xmlhttp.setRequestHeader("Content-Type", "application/x-www-form-urlencoded;charset=UTF-8");
		xmlhttp.send("strJSON=" + strJSON);

	function respond(xmlhttp) {
		document.getElementById("ResponseDiv").innerHTML = xmlhttp.responseText;

	observeEvent(window, "load", function() {
		var btnHi = document.getElementById("hi");
		var btnBye = document.getElementById("bye");
		observeEvent(btnHi, "click", function() {
		observeEvent(btnBye, "click", function() {
<title>Using JSON</title>

<button id="hi">Hi There!</button>
<button id="bye">Good bye!</button>
<div id="ResponseDiv">Waiting...</div>

The server-side end of this process is the ReceiveJSON response route in server.js. In response to a POST request, it responds with either "And hi there to you!" (if the request parameter strJSON's msg field has value "Hi There!") or "Later Gator!" (if the msg field has any other value).

This code is relatively simple. The client-side script:

  • creates a simple JSON object with one property holding the passed in MSG string.
  • converts the JSON object to a string and encodes it.
  • passes the string as a parameter of our Ajax request.
  • outputs the responseText to the page.

The server-side script:

  • decodes the passed in string and converts it to a JSON object.
  • outputs an appropriate response.

JSON Advantages and Disadvantages


JavaScript Syntax

The fact that JSON uses JavaScript syntax is the biggest advantage. It makes it extremely easy to work with on the client side. Compare this to traversing the XML DOM or XSLT and you'll find great efficiencies in working with JSON.


Another oft-touted advantage of JSON is that it is lightweight. Compare, for example, the rockbands object we saw earlier in the lesson in JSON vs. XML:

//JSON [ { "Name" : "Beatles", "Country" : "England", "YearFormed" : 1959, "Style" : "Rock'n'Roll", "Members" : ["Paul","John","George","Ringo"] }, { "Name" : "Rolling Stones", "Country" : "England", "YearFormed" : 1962, "Style" : "Rock'n'Roll", "Members" : ["Mick","Keith","Charlie","Bill"] } ] //XML <Rockbands> <Rockband> <Name>Beatles</Name> <Country>England</Country> <YearFormed>1959</YearFormed> <Members> <Member>Paul</Member> <Member>John</Member> <Member>George</Member> <Member>Ringo</Member> </Members> </Rockband> <Rockband> <Name>Rolling Stones</Name> <Country>England</Country> <YearFormed>1962</YearFormed> <Members> <Member>Mick</Member> <Member>Keith</Member> <Member>Charlie</Member> <Member>Bill</Member> </Members> </Rockband> </Rockbands>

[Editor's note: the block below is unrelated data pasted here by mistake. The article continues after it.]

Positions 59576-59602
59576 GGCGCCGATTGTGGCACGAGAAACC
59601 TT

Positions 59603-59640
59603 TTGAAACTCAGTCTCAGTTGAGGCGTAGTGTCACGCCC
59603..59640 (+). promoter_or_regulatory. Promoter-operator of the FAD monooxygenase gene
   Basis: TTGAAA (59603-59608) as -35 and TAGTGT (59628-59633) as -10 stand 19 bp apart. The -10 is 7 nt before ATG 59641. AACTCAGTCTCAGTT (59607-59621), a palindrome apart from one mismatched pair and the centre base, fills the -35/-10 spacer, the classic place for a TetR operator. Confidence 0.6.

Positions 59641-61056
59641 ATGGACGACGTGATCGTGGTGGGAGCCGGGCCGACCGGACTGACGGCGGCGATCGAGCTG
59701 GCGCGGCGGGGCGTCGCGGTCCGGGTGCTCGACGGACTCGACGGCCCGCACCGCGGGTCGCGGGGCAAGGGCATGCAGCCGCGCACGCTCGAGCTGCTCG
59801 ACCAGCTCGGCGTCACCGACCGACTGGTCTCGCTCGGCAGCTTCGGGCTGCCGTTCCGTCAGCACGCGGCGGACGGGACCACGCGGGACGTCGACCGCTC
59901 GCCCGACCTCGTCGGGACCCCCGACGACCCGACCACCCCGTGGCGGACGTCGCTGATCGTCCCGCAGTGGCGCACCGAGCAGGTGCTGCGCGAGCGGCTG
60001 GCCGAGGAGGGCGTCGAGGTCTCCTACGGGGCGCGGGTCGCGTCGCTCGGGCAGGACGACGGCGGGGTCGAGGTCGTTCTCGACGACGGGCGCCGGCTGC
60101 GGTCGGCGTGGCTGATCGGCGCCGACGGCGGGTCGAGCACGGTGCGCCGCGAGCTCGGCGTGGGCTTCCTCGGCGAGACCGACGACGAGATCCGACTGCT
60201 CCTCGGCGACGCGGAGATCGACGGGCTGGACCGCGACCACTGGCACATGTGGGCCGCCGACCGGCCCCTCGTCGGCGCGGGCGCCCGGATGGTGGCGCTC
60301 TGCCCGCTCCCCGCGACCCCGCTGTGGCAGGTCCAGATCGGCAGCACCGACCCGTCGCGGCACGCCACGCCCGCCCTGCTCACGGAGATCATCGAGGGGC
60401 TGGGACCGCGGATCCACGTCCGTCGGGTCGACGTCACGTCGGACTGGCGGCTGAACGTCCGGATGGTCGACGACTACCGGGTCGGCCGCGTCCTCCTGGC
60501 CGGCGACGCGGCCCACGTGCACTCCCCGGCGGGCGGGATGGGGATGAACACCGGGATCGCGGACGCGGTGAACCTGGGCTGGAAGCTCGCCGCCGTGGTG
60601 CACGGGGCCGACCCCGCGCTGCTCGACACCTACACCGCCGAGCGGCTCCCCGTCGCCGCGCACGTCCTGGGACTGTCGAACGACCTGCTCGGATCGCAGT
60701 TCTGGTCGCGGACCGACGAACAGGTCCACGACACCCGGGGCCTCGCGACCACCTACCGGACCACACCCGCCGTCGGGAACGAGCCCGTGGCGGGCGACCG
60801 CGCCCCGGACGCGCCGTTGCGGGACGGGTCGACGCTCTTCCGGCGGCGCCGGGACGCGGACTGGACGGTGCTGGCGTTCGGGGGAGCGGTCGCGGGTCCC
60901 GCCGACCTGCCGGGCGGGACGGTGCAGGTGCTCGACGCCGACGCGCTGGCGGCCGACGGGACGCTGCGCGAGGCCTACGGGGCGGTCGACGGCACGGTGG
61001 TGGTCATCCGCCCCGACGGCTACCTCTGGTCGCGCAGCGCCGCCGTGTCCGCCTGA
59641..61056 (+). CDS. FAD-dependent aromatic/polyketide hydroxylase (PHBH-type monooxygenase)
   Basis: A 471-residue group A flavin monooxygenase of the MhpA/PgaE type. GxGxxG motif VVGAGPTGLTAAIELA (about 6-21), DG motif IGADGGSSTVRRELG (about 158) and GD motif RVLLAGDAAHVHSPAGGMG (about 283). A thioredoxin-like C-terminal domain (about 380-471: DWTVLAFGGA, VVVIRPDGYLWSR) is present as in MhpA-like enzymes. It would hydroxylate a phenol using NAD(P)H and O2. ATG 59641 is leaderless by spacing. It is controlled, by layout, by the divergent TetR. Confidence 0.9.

The XML representation has almost twice as many characters. While for long files, this may be significant, in most cases this will not cause any noticeable difference. Further, if you were to represent the XML with attributes rather than elements, the difference would be much less.


New Syntax - Not So Human Readable

The biggest disadvantage of working with JSON is it is yet another syntax we need to familiarize ourselves with. However, with a little effort, most developers will find it's not too difficult to get comfortable with.

Not "XPathable"

XPath makes it possible to search through XML documents and find specific node values based on many different criteria (e.g, relative location to other nodes in the document). JavaScript objects and arrays have no comparable built-in capability.